Valuable insights into campaign effectiveness can be obtained by examining metrics such as impressions, conversion rates, mentions on social media, and website traffic. Furthermore, KPIs like token holder growth, trading volume, market capitalization, brand awareness, and investor confidence offer a comprehensive understanding of the campaign's influence on vital business objectives.

Most viewed

Never miss a story

Stay updated about Nextrope news as it happens.

You are subscribed

Applying Game Theory in Token Design

Kajetan Olas

16 Apr 2024
Applying Game Theory in Token Design

Blockchain technology allows for aligning incentives among network participants by rewarding desired behaviors with tokens.
But there is more to it than simply fostering cooperation. Game theory allows for designing incentive-machines that can't be turned-off and resemble artificial life.

Emergent Optimization

Game theory provides a robust framework for analyzing strategic interactions with mathematical models, which is particularly useful in blockchain environments where multiple stakeholders interact within a set of predefined rules. By applying this framework to token systems, developers can design systems that influence the emergent behaviors of network participants. This ensures the stability and effectiveness of the ecosystem.

Bonding Curves

Bonding curves are tool used in token design to manage the relationship between price and token supply predictably. Essentially, a bonding curve is a mathematical curve that defines the price of a token based on its supply. The more tokens that are bought, the higher the price climbs, and vice versa. This model incentivizes early adoption and can help stabilize a token’s economy over time.

For example, a bonding curve could be designed to slow down price increases after certain milestones are reached, thus preventing speculative bubbles and encouraging steadier, more organic growth.

The Case of Bitcoin

Bitcoin’s design incorporates game theory, most notably through its consensus mechanism of proof-of-work (PoW). Its reward function optimizes for security (hashrate) by optimizing for maximum electricity usage. Therefore, optimizing for its legitimate goal of being secure also inadvertently optimizes for corrupting natural environment. Another emergent outcome of PoW is the creation of mining pools, that increase centralization.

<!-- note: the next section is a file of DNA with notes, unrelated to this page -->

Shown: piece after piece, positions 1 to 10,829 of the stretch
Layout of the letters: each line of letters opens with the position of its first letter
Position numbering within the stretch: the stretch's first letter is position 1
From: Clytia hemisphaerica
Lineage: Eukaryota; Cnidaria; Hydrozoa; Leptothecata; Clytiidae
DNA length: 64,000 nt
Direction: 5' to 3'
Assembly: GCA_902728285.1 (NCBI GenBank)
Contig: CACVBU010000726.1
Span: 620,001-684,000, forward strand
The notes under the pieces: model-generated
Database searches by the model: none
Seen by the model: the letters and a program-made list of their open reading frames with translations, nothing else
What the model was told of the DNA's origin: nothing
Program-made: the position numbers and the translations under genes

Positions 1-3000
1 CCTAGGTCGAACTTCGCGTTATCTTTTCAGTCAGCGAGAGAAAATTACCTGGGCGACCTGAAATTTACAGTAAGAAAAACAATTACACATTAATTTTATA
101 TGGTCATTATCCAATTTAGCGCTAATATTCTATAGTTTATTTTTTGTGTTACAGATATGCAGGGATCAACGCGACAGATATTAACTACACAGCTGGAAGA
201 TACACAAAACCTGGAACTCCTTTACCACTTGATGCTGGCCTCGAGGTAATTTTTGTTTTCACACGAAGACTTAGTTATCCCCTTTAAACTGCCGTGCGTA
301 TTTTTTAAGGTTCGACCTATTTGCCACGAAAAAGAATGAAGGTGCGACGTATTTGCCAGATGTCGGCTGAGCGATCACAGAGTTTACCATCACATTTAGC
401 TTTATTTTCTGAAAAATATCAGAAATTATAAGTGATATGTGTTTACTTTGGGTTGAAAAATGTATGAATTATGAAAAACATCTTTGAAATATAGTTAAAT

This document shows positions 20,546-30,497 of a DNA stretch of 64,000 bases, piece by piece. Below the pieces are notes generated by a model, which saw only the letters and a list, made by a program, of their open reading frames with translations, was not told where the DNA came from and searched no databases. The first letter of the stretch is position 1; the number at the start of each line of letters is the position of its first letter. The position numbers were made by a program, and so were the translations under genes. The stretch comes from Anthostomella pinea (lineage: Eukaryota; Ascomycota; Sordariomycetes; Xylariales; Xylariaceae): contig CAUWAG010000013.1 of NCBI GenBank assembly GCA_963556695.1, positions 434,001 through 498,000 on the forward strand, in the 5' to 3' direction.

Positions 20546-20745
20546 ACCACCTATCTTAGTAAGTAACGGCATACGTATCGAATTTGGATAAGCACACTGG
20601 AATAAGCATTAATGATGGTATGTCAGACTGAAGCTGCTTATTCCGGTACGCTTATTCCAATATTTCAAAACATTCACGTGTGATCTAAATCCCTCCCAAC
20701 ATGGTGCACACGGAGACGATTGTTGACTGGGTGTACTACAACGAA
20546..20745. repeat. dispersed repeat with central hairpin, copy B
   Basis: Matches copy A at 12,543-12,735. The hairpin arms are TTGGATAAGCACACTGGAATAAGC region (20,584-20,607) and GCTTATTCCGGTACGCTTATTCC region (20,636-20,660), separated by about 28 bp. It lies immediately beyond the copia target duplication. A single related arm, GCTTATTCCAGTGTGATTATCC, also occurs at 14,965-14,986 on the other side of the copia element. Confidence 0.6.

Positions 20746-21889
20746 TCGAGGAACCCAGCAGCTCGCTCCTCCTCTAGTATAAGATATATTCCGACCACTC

The Paperclip Maximizer and the dangers of blockchain economy

What’s the connection between AI from the story and decentralized economies? Blockchain-based incentive systems also can’t be turned off. This means that if we design an incentive system that optimizes towards a wrong objective, we might be unable to change it. Bitcoin critics argue that the PoW consensus mechanism optimizes toward destroying planet Earth.

Layer 2 Solutions

Layer 2 solutions are built on the understanding that the security provided by this core kernel of certainty can be used as an anchor. This anchor then supports additional economic mechanisms that operate off the blockchain, extending the utility of public blockchains like Ethereum. These mechanisms include state channels, sidechains, or plasma, each offering a way to conduct transactions off-chain while still being able to refer back to the anchored security of the main chain if necessary.

Conceptual Example of State Channels

State channels allow participants to perform numerous transactions off-chain, with the blockchain serving as a backstop in case of disputes or malfeasance.

Consider two players, Alice and Bob, who want to play a game of tic-tac-toe with stakes in Ethereum. The naive approach would be to interact directly with a smart contract for every move, which would be slow and costly. Instead, they can use a state channel for their game.

  1. Opening the Channel: They start by deploying a "Judge" smart contract on Ethereum, which holds the 1 ETH wager. The contract knows the rules of the game and the identities of the players.
  2. Playing the Game: Alice and Bob play the game off-chain by signing each move as transactions, which are exchanged directly between them but not broadcast to the blockchain. Each transaction includes a nonce to ensure moves are kept in order.
  3. Closing the Channel: When the game ends, the final state (i.e., the sequence of moves) is sent to the Judge contract, which pays out the wager to the winner after confirming both parties agree on the outcome.